The name Japheth in the Bible
Japheth is one of three sons of Noah, and since Noah sums up all of mankind, his three sons describe the three great categories of human mentality (see our article on the name Noah for a lengthier defence of this idea).
Japheth's younger brother Ham appears to describe a personal but also national primitive self-awareness that leads to passionate feelings towards self-preservation and personal gain. Shem, on the other hand, stands for a world view that is wholly divorced from self-preservation and personal gain, and which solely concentrates on the proper functioning of the whole of creation. Japheth sits in the middle, and he represents the personal and national perspective of individuals and nations that are busy developing a so-called theory of mind (which in human children occurs between the ages of about one and seven).
Japheth views the world wholly but not without self-interests. He is aware of different perspectives but remains convinced that his view is the best one. His most famous "sons" are Javan (the Hebrew word for Greece) and Madai (the Hebrew word for the Medes), from which the world received the typical bi-polar (and pseudo-monotheistic) thinking of Zarathustra.
Light versus dark
Zarathustra taught that all is one (which is a Shemite trait) but still divided into a kingdom of light and a kingdom of darkness. These two kingdoms are perpetually at odds with each other, and their battle is what creates reality, demonstrated wherever temptation mars wisdom, or cold contrasts heat, light contrasts dark, or up contrasts down; all in a world where the yin of the sacred feminine lies locked in with the yang of the sacred masculine, in some cases even to produce a sacred infant.
All this seems wonderfully advanced, and its tenets still fill vast chains of New Age bookstores, the patrons of which routinely forget how the societies that gave us these "wisdoms" couldn't wait to convert to the technology and medicine of science-based models and abandoned faith in their traditions en masse. Because, no, femininity and masculinity are not in any way such opposites that they encompass the whole of creation. Darkness is not the opposite of light but the absence of it. When we switch on the light in a dark room nothing leaves or is replaced; light is substantial but darkness is not. Light comes out of a source — a candle, a lamp or the sun — but darkness does not come out of a source; it doesn't come from anywhere; it's only light that comes. There is no hot or cold; there is only energy or the absence of it. And, most importantly, there is no kingdom of evil that exists parallel to the kingdom of light, that has an evil monarch, who rules an evil organization (Isaiah 45:5-7). Evil is the absence of good, not the opposite of it.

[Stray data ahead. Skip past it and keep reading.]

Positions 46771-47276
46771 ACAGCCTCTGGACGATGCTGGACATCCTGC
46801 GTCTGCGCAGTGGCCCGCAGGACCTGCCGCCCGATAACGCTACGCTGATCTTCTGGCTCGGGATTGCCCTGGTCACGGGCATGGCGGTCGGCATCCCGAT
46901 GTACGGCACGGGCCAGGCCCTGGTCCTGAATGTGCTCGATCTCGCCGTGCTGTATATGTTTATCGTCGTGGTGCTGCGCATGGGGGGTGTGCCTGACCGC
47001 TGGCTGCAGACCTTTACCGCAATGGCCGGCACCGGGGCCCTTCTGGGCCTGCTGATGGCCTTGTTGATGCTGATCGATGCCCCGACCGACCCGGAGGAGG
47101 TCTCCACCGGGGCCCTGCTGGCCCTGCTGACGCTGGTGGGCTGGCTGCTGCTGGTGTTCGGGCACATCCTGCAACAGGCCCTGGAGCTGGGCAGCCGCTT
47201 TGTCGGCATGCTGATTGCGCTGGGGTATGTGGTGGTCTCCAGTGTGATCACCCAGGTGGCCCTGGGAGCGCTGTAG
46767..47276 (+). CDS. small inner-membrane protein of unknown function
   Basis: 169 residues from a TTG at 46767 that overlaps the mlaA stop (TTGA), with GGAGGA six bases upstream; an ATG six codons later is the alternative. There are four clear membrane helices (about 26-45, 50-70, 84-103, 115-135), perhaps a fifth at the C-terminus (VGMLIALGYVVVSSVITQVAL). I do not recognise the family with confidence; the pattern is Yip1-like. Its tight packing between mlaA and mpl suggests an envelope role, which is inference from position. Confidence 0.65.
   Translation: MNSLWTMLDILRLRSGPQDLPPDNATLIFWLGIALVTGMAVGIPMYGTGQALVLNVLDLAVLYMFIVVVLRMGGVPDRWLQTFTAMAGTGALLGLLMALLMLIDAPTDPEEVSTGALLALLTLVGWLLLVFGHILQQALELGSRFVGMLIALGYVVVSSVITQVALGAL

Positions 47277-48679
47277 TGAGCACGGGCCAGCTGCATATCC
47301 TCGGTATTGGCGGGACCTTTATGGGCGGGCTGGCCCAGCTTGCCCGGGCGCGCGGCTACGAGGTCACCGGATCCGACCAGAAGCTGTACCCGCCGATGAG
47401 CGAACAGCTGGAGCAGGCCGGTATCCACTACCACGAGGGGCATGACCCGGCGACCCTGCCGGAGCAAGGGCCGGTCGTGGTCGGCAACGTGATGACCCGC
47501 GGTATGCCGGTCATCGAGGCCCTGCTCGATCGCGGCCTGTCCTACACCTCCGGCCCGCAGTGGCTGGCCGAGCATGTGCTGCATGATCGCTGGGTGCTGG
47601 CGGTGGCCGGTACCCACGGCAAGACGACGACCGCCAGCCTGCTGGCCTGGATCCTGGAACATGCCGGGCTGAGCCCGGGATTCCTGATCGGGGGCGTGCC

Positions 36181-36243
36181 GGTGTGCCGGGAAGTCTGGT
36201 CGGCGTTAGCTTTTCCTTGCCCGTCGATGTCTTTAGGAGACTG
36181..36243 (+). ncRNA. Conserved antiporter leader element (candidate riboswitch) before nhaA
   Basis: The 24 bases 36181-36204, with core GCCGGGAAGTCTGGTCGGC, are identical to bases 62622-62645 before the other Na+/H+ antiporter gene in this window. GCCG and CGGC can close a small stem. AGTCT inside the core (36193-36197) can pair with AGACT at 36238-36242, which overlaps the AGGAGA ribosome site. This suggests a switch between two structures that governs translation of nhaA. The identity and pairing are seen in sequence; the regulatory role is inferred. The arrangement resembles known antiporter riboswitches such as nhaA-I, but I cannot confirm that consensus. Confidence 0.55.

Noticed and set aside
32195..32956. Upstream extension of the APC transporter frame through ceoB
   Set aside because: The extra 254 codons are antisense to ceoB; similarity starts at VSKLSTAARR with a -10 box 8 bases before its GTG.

"Good" is when all creatures are what they can be and therefore work together in a most effective and mutually pleasing way. "Evil" occurs when "good" is absent, and characters such as satan simply drive creatures apart but do not organize them in some adverse way, and they certainly don't rule an organization of darkness and evil. The name Baal-zebub, for instance, means Lord of the Flies, and anyone who knows anything about flies knows that flies (contrary to bees; see the name Deborah) don't cooperate, don't build a house and don't produce anything substantial (like, say, a hypothetical "anti-honey").
Still, both on a personal level and on a national one, Japheth is probably better than Ham.
Etymology of the name Japheth
The name Japheth is identical to the verb used in Noah's blessing (Genesis 9:27), where it is commonly, but perhaps not all too correctly, translated with "enlarge": "May God enlarge Japheth...":
For a meaning of the name Japheth, Jones' Dictionary of Old Testament Proper Names proposes Enlargement. NOBSE Study Bible Name List reads Wide Spreading. Here at Abarim Publications we would prefer Gullible, although it would be hard to maintain that particular meaning in the word joke of Genesis 9:27.
Perhaps Genesis 9:27 could be translated with "may God give stumbling to the Stumbler" or "wading to the Wader" or anything that stresses that there is a qualitative difference between the Hamite, Japhethite and Shemite ages of reason.
For more on the world of Japhethite thinking, read our article on the name Homer.